First up: the cereal aisle! The cereal selection here is MUCH smaller than in the U.S. The entire length of the cereal aisle spans maybe three or four feet. When I think of the HUGE selection of cereals at home, it makes me want to laugh. Or cry. However, I do like the kinds of cereals here. Most of the varieties are what you see pictured here: a mixture of puffed cereal, crunchy bits, flakes, and/or dried fruit (sort of similar to granola or Honey Bunches of Oats). They also have…

CORN FLAKES!!! Kellogg’s, no less. And yes, they do carry Pringles!

Next, let’s visit the fresh foods section. As expected, there are lots of different kinds of seafood. There is also chicken, beef, and other types of meat. But there’s way more fish than I’m used to. For example, whole fish with eyeballs:

You can also get your choice of octopus/squid delicacies:

There are lots of trays of sushi to choose from. One thing that I find interesting is that the sushi and other prepared foods are left out at room temperature or only slightly chilled. For example, there are many precooked lunch plates and entrees that are just displayed on tables with no refrigeration, left to hang out at room temperature. And eggs. No refrigerated eggs. It made me a little nervous at first, but I haven’t gotten sick yet. (I do try to be careful of what I buy, however.) It’s just so weird after coming from America’s “refrigerate everything” mentality!

Luckily for me, there is pizza in Japan! Unluckily for me, it usually tastes a little different. Often the crusts are thinner, the sauce tastes a little sweeter, and there are sometimes weird toppings (although usually there are options with pepperoni). This one has corn (a popular pizza topping here) and something else that I can’t identify.  Sometimes I’ve even seen a little dab of potato salad in the middle!

Did we cover desserts yet? Ah yes, here they are! Pastry-type desserts are actually pretty popular here – cream puffs, cream-filled rolls, etc. There are always cakes, although they are usually light and spongy, with mousse-like frosting. Pudding cups are also popular. I didn’t take a picture of the bread aisle, but there are a surprising number of sweet pastries and rolls. The bread selection is quite limited, though. The packages are mostly one size, with four, six, eight, or ten slices, depending on the thickness. (You’re still getting the same amount of bread, but the fewer the slices, the thicker they are!) No heels, though – the slices are all uniform and ready to eat. And yes, you can get wheat bread – if you want to get a tiny bag that only contains three slices!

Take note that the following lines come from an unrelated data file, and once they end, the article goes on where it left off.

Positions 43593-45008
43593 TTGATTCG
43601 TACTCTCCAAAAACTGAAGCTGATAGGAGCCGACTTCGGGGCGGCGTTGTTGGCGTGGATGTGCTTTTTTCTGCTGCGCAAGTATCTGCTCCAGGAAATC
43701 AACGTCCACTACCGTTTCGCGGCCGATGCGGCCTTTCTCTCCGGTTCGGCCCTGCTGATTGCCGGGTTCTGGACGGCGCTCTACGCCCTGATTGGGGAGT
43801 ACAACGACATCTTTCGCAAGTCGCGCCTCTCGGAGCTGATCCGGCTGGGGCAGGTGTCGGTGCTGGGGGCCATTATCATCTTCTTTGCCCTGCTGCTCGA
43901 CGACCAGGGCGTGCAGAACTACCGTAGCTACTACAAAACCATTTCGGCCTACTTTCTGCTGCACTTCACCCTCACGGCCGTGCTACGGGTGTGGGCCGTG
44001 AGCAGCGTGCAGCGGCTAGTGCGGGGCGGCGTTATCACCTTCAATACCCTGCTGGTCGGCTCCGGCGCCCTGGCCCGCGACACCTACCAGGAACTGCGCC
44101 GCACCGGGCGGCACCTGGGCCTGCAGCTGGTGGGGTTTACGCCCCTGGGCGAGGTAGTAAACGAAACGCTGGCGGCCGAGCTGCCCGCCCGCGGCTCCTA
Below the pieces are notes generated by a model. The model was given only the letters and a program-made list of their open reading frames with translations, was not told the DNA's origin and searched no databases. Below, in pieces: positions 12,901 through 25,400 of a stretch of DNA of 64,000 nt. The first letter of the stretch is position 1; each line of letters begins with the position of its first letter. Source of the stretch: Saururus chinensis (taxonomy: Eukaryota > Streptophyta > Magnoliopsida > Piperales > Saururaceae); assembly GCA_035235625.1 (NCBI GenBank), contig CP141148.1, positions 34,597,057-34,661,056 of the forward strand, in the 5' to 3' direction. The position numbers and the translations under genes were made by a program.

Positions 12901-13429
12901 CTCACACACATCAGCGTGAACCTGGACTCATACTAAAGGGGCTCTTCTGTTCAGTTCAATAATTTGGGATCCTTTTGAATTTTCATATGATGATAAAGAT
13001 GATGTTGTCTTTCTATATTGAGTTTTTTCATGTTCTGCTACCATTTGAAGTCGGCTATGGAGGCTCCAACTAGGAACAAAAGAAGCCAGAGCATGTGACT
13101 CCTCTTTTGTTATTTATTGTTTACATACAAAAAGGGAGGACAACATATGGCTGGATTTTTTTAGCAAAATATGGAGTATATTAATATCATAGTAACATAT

OK, produce time! The nice thing about summer is that there’s a bunch of local produce offered at very reasonable prices. You can see some of it in the background of this picture. In the foreground is what I THINK is a warmer for packages of roasted sweet potatoes, which are quite popular here. The veggie and fruit selection is similar to the U.S., but usually smaller, especially for the fruits. Ah, I miss the inexpensive fruit from the States!

A lot of the fruit is packaged neatly and/or decoratively. These melons have pretty ribbons, and might make a nice gift…

…for only 1,800 yen ($16) each!

OK, last stop: the wrapping station. You bag your own groceries here; after you pay the cashier, you tote your basket to the wrapping table, where you can find extra plastic baggies, a wet cloth to dampen your fingers with (so you can open your plastic bags), and other miscellaneous things you might need! Apparently I only got the middle of the table in my photo, since I snapped it in a hurry. 🙂

Well, I think that about does it for the grocery store tour. If you’re ever in the area, come visit and I’ll show you one in person!